Spuds are always there for you, so it’s easy to take them for granted. But introduce them to the right partner and they can have their chance to shine. This easy recipe for Loaded Potato Wedges transforms them from the poor relation of the cupboard.
Leftover cold potatoes can grab attention by being smothered in leftover dips – salsa gives them a tapas turn, or creamy dips make a fast alternative potato salad. Other chopped veg – spring onions or radish for example – can turn up the heat a little.
Visit our website for more tips and hints on how to match your lonely foods with a perfect partner.
Lettuce get together! (Sorry, we couldn’t resist…) Don’t let lettuce remain just a bit on the side! This recipe for elegant Bagged Lettuce Bites (or ‘Lettuce Love Bites’ as we’re calling them) allows it to become a party piece.
Take special care of your bananas. If ignored and left in the fruit bowl they can go off quickly in the warm summer weather. Rescue them by taking them for a quick dip and add some bling in this recipe for Frozen Banana and Chocolate Lollies.
Congratulations on reaching the Crowdfunding target!
Real Junk Food Manchester cafe & restaurant
Who are we?
Real Junk Food Manchester is a not for profit project. We source food that would go to waste, cook it up into awesome meals, and serve them to anyone and everyone on a pay-as-you-feel basis. We aim to stamp out food waste, campaign to make our food system fairer and more sustainable, and support some of Manchester’s most vulnerable residents.
Becky and I have been working with the homeless for over 3 years. In the last 2 years the issue of homelessness has become more noticeable within Chorlton. Some people are of the opinion that Chorlton has one of the biggest issues of homelessness outside of the city centre. You only need to take a walk around Rusholme to see the difference.
Chorlton has had a big increase in those street begging in a relatively short amount of time, however some maybe street beggars who already have accommodation.
‘Reach Out to the Community’ was founded in May of this year. Our aim is to help those living without homes as well as to help those living in food poverty. We have been offering support to rough sleepers on a regular, sometimes daily, basis. We are able to provide food, clothes, footwear, sleeping bags, toiletries, phones/chargers. We can facilitate the charging of mobile phones or provide individuals with a phone to use, often to make appointments. We can also provide them with a care of address for anyone who is homeless which assists with claiming benefits.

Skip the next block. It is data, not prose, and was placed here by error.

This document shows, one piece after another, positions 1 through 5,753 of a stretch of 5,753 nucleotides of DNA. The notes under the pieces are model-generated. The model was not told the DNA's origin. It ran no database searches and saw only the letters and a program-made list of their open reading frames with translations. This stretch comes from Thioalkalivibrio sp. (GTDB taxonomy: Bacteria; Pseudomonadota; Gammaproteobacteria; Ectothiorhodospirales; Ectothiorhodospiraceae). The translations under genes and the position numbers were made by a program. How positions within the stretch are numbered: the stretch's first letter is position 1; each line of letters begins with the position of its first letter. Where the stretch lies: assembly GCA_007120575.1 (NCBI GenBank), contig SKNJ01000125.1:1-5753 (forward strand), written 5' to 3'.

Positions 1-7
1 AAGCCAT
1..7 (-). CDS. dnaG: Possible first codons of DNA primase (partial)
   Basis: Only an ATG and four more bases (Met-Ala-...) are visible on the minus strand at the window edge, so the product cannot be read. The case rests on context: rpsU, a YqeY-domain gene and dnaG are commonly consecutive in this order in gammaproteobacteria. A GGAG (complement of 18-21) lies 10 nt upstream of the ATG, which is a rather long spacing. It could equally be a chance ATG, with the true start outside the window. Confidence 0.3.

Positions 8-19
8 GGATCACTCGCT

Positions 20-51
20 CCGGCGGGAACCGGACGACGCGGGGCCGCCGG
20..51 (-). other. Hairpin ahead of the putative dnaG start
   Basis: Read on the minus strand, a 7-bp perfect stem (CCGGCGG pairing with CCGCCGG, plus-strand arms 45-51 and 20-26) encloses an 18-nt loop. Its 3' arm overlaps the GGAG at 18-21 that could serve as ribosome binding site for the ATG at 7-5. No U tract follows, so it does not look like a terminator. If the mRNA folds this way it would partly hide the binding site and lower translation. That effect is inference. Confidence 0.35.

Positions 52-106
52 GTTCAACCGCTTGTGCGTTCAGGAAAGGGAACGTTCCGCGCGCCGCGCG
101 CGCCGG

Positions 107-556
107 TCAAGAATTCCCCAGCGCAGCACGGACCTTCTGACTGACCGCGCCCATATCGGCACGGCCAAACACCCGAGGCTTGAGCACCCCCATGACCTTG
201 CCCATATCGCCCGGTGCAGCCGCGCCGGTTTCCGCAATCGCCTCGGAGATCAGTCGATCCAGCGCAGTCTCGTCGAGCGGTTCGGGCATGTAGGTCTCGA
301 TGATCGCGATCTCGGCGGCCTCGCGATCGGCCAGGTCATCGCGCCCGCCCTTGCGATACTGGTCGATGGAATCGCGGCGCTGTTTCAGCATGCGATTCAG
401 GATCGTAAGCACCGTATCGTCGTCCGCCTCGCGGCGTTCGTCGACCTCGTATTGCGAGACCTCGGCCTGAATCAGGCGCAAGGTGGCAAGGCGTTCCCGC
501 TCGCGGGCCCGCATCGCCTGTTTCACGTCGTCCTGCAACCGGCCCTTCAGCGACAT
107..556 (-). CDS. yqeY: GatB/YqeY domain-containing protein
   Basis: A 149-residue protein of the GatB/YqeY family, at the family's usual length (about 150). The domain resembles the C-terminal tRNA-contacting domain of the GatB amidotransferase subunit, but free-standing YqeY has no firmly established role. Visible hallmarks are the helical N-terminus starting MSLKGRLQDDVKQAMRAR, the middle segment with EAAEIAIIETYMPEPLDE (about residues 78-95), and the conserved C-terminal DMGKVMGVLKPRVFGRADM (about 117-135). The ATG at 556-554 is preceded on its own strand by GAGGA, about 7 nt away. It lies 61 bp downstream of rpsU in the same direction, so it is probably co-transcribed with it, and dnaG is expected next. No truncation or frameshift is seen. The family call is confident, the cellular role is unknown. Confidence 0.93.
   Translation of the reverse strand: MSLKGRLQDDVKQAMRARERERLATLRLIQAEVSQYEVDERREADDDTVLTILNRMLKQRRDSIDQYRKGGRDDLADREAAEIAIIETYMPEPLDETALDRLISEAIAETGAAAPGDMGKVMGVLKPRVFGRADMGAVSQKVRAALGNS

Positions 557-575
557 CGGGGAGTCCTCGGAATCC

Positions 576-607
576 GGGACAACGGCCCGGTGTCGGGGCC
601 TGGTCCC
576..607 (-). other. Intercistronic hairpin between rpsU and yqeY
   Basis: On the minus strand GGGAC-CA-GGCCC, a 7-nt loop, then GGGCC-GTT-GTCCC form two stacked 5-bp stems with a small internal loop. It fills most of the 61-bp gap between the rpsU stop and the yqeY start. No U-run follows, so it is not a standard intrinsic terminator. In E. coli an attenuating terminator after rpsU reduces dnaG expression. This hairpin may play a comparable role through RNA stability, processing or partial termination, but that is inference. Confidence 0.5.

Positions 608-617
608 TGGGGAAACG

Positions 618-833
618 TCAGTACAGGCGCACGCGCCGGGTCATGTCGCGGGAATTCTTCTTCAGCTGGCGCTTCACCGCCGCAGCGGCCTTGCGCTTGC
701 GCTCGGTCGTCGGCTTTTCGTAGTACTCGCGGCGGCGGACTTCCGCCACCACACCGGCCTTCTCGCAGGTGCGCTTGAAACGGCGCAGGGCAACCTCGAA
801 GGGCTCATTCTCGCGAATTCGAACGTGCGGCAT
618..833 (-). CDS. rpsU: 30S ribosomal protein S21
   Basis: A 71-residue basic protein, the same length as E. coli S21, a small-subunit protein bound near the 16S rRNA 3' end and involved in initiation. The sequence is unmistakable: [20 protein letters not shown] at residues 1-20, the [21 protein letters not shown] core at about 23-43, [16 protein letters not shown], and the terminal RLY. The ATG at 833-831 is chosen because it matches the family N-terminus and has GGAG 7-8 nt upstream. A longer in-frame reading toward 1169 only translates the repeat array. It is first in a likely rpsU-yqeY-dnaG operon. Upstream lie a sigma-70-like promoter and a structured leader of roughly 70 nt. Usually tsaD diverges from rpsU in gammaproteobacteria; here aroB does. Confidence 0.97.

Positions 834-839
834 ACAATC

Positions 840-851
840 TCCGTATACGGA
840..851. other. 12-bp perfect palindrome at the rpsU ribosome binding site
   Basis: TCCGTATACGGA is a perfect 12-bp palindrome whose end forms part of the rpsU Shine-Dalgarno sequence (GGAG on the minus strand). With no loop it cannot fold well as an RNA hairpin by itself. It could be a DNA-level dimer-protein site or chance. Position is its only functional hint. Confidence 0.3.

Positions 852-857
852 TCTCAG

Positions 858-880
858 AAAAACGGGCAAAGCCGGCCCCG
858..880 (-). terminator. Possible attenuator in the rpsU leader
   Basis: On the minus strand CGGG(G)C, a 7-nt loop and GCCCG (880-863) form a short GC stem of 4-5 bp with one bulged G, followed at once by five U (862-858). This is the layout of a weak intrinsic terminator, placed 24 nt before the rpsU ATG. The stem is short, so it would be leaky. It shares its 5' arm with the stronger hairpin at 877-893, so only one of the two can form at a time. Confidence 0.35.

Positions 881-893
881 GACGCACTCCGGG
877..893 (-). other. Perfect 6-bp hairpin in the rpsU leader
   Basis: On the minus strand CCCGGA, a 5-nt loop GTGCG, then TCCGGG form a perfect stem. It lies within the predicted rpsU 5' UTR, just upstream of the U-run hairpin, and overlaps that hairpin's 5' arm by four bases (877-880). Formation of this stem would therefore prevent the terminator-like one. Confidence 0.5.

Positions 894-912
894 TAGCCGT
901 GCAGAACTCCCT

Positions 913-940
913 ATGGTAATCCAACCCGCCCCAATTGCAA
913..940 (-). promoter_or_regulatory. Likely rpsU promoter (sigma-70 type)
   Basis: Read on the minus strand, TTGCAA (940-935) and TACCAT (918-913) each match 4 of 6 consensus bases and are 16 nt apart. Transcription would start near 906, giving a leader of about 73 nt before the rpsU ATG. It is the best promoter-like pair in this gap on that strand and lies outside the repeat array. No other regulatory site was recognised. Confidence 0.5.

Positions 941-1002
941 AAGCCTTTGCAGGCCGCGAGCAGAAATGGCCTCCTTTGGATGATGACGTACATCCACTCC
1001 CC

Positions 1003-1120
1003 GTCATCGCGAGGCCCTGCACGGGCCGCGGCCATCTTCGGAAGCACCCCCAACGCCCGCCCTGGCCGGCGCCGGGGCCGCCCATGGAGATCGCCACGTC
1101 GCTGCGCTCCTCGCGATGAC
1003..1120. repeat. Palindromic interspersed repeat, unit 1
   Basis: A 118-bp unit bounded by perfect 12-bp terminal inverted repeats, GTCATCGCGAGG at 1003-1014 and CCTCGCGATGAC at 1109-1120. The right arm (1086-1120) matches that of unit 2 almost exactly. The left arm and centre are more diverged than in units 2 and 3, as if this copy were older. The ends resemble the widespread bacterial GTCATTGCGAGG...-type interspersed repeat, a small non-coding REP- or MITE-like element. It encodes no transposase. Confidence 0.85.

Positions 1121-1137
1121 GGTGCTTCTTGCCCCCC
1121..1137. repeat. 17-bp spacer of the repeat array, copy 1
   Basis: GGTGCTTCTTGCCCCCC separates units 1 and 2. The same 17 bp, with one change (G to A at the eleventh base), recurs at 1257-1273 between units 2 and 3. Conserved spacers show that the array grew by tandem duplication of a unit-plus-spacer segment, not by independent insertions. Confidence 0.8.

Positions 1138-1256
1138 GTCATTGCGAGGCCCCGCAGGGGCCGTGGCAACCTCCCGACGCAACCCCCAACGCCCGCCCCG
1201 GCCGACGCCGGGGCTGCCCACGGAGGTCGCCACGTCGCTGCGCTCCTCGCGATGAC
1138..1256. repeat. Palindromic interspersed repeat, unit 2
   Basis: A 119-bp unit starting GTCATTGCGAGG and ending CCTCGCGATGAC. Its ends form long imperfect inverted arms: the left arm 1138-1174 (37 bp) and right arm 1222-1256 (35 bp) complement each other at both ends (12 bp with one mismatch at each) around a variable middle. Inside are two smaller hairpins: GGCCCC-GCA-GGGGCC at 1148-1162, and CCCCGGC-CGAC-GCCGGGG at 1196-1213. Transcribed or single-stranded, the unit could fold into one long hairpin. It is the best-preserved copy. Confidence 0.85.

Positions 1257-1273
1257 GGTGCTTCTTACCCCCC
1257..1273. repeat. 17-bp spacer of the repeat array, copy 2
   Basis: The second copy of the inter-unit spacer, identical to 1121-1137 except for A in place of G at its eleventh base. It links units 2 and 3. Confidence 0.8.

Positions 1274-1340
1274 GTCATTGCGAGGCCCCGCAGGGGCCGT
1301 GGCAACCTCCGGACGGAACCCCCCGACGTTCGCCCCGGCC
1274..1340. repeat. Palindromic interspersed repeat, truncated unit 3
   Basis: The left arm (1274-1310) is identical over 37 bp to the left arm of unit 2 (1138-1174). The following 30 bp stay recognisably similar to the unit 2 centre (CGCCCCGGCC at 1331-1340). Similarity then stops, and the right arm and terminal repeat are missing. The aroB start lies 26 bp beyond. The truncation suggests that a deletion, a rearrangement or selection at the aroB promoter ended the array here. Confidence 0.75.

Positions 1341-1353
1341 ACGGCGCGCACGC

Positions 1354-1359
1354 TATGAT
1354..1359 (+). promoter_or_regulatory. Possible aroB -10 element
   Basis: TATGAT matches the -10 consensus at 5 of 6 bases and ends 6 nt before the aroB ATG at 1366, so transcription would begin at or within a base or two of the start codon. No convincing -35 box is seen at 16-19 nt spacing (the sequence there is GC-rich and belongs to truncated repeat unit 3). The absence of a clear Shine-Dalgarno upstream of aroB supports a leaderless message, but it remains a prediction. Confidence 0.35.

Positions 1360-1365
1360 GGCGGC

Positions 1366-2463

ROC regularly work with partner agencies such as GMP, they accordingly advise any new person begging and often signpost them to Elliott’s Greengrocers to speak to us. Regular contact is made with the Urban Village Medical Practice about particular individuals health and medical needs. Manchester City Council/Rough Sleepers Team are contacted on a regular basis regarding who is sleeping rough locally, enabling them to get the relevant help and support they need.
Currently out of the 10 people that we know to be regularly street begging, only 2 of them are classed as homeless. However, we have had another 2 individuals that come and go from the area that are also homeless. If anyone has any concerns about someone sleeping rough around Chorlton then please contact us:
Facebook: Reach Out to the Community
Nine cafés in Greater Manchester where you can buy a suspended coffee
Buy a suspended coffee and a homeless person can pick up a brew when they need it the most
The winter nights are drawing in and as temperatures plummet outside, life for people on the streets gets even tougher.
Homeless charities and Manchester Council advise not to give out change to the homeless, saying that even if the person receiving it has a real need, the benefit is short term.
Another initiative is the suspended coffee. Inspired by the sospeso coffee in working class cafés of Naples, John Sweeney launched a social movement called Suspended Coffees in March 2013, which encourages cafés to offer an advance purchase of a hot drink which can be picked up later by someone in need.
The project quickly took off across the globe, and Manchester’s café culture is no exception. Here are nine cafés across Greater Manchester where you can buy a suspended coffee.
Have we missed any out? Let us know at @CityLifeManc or in the comments section below and we’ll add it to the list.
The Anchor Coffee House, Rusholme